Communities Secretary commits funding to tackle online hate


Communities Secretary Rt Hon Robert Jenrick MP today (15 September 2019) confirmed £100,000 funding to stem the spread of antisemitic material online, as he underlined this government’s absolute commitment to tackling hatred in all its forms.

The additional funding will support the Antisemitism Policy Trust’s ongoing work to tackle the spread of racist tropes online and challenge harmful narratives about Jewish people. This forms part of the government’s wider agenda to tackle all forms of religiously and racially motivated hatred.

The organisation will use the funding to develop short, educative videos to counter, debunk, and undermine the proliferation of hateful antisemitic material online.

Communities Secretary Rt Hon Robert Jenrick MP said:

Antisemitism has absolutely no place in our society and I am committed to tackling it at its root.

Online hatred can be a pernicious force that not only causes immediate harm to its victims but can embolden its perpetrators.

By funding innovative programmes that educate future generations and stem the spread of harmful ideologies we will stamp out this scourge, wherever it appears.

In a speech at a Board of Deputies of British Jews event, Mr Jenrick is also due to commit to writing to all councils and universities this week demanding that they adopt the International Holocaust Remembrance Alliance (IHRA) definition as a matter of urgency.

Universities Minister Chris Skidmore MP said:

There is no place in our society for hatred or any form of harassment and it is frankly appalling that the battle against antisemitism still exists.

Universities should recognise the internationally renowned IHRA working definition of antisemitism accepted by the government.

I have already written to all vice chancellors earlier this year urging them to do so, but in recent weeks there have been alarming incidents demonstrating the need for further action and for universities to protect the welfare and act seriously on the concerns of Jewish students.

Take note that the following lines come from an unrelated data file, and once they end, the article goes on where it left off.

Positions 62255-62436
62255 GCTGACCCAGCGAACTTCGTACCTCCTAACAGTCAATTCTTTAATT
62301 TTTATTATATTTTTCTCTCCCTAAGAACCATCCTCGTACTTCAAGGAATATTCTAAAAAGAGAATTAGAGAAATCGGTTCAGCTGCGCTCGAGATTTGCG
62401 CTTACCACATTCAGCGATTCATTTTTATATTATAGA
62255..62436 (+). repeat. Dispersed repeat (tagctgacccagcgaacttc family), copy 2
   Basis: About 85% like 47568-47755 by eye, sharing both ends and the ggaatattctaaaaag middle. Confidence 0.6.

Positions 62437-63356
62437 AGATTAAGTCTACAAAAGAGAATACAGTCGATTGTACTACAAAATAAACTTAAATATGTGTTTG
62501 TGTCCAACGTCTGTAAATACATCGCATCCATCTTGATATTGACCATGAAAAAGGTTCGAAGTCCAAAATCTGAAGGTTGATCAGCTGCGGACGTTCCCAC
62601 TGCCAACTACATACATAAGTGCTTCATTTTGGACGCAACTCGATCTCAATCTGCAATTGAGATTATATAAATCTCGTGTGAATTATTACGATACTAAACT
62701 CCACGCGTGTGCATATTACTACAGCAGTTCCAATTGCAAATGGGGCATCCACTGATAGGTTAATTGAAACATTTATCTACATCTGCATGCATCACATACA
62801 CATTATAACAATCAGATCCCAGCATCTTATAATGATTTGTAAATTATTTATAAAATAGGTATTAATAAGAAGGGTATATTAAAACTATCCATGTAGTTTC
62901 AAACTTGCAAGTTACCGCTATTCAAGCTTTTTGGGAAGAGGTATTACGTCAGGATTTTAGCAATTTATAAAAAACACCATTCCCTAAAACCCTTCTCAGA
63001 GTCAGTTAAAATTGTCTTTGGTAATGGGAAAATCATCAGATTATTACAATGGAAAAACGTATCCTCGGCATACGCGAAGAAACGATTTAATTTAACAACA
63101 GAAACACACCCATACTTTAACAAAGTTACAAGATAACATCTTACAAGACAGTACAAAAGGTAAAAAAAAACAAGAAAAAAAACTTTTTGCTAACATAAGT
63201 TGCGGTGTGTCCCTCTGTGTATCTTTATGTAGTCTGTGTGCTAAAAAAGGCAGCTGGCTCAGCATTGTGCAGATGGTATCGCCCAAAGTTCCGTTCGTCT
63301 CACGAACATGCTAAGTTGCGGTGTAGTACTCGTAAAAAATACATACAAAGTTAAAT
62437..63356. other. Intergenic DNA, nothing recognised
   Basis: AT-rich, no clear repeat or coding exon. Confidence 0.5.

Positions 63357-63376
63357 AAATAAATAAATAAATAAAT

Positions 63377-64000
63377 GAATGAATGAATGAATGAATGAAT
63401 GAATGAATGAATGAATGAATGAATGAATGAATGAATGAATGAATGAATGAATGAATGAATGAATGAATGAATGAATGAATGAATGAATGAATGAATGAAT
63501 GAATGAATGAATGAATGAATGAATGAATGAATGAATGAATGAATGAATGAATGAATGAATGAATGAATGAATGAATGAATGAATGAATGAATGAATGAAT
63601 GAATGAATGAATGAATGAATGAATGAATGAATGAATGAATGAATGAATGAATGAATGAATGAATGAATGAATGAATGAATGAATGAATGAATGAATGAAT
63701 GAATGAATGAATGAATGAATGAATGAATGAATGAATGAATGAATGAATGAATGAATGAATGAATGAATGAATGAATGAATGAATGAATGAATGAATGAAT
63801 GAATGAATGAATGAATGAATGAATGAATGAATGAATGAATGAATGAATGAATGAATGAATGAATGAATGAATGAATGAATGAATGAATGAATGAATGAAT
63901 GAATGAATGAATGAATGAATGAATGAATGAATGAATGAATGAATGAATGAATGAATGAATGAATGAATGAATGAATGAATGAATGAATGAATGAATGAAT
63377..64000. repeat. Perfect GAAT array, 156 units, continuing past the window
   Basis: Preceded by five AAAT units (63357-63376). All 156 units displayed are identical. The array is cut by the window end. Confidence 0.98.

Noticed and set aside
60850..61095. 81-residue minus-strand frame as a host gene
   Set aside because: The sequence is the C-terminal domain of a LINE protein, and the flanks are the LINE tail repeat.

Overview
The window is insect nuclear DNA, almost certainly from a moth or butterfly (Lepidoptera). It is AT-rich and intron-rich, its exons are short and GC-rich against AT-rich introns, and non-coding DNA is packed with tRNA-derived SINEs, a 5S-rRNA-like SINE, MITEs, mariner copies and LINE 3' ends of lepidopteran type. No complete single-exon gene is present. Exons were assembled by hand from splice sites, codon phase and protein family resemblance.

Universities must not risk damaging their reputation by not acting swiftly to root out antisemitism when it reveals itself.

Antisemitism in the UK continues to be a cause for concern. The most recent national hate crime statistics published by the Home Office last October showed that Jewish people were the most likely group to experience religiously motivated hate crime.

The Community Security Trust (CST), the leading Jewish organisation monitoring and supporting victims of antisemitism, recorded 1,652 reported antisemitic incidents in 2018 – their highest annual total on record for the third year running.

This government remains committed to protecting faith communities and the freedom to worship.

During the latest Spending Round, the Chancellor doubled the funding for the Places of Worship Fund to £3.2 million, and we continue to fund education courses to tackle the scourge of racism at its root.

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